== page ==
Cycle Ambition Failure 3

There’s a theory that sequels get worse and the third series of Cycle Ambition Fund feels like the end of the line. CAF1 was good(ish), giving councils a heads-up and allowing them to put together proposals. CAF2 (£114M) was sprung on councils so quickly, and only thanks to our local Cllr Nigel Roberts working with Cycle Bath, were we prepared enough to put in a £3.8M bid. However lots of councils didn’t and £21M of the allocated money was returned to the DfT.

CAF3, just announced, has an even shorter bid window, and with only a paltry pot of £6.5M to be shared across 8 cities, it will simply be hoovered up in council officer time and might result in a bit of paint.

There are only two things that should be done with this money, and two things only.

We need shovel ready proposals

Delivery of a detailed costed designs to create a city wide cycle network in consultation with the public and use of TfL’s Strategic Cycling Analysis (pdf) methodology.

Use of & should definitely be part of the process. CyIPT should also be funded and supported fully by the DfT. It will save councils so much money and time during the proposal development process.

Mini-Holland Schemes

Given the success of the Walthamstow Mini-Holland Scheme, which boils down to 14 road closures using modal filters, cities should only be allowed to bid IF they are going to use Experimental Traffic Regulation Orders (or even regular TROs), planters, and painted concrete blocks to close roads to through traffic and create a quiet street network connecting communities to schools, shops, and places of employment.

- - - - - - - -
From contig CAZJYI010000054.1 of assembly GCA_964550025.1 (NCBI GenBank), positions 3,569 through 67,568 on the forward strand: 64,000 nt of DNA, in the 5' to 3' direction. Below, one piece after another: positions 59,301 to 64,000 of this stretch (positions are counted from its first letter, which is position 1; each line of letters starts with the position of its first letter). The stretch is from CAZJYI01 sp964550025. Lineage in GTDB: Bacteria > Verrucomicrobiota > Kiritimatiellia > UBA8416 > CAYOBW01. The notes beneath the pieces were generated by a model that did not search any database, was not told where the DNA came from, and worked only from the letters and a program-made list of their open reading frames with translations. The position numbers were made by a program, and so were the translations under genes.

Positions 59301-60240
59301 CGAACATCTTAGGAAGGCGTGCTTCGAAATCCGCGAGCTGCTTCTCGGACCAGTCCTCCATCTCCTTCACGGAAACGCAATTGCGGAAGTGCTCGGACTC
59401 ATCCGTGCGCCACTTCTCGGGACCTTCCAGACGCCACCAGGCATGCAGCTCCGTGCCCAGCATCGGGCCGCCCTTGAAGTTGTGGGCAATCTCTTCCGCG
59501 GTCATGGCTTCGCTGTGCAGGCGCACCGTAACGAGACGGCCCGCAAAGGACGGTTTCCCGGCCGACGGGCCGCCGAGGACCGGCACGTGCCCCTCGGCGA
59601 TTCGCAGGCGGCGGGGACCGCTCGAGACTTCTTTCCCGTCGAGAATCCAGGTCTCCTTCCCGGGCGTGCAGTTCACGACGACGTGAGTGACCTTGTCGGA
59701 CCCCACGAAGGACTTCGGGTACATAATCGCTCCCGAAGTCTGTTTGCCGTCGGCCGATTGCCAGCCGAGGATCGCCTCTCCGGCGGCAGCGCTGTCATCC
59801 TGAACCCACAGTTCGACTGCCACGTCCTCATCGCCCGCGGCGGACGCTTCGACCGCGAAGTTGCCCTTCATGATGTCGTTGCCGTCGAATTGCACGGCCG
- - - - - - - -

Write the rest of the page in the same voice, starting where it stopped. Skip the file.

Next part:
For £200k you could buy one ETRO and 50 planters, and a bunch of dead end signs and create 10-20 through traffic free roads. You could have a serious impact on rat running in these 8 cities for very little money.

Share equally and dictate

I would split the money evenly between cities and require them to deliver a fully costed LCWIP defined cycle network and a “mini-holland” scheme using ETROs and planters to close rat runs to cars and create a quiet street network.

We need money and TIME

Council’s need money and time to be able to develop schemes to the point where they are shovel ready. CAF3 could have been an admission that there isn’t the money, but to enable those cities to deliver a vision of what cycling could be if they had the money.

THREE weeks is ridiculous

This is a real failure of Jesse Norman MP (our cycling minister) not to recognise how he is failing to deliver on his brief. He could have been a lot cleverer here and made a real difference down the line.

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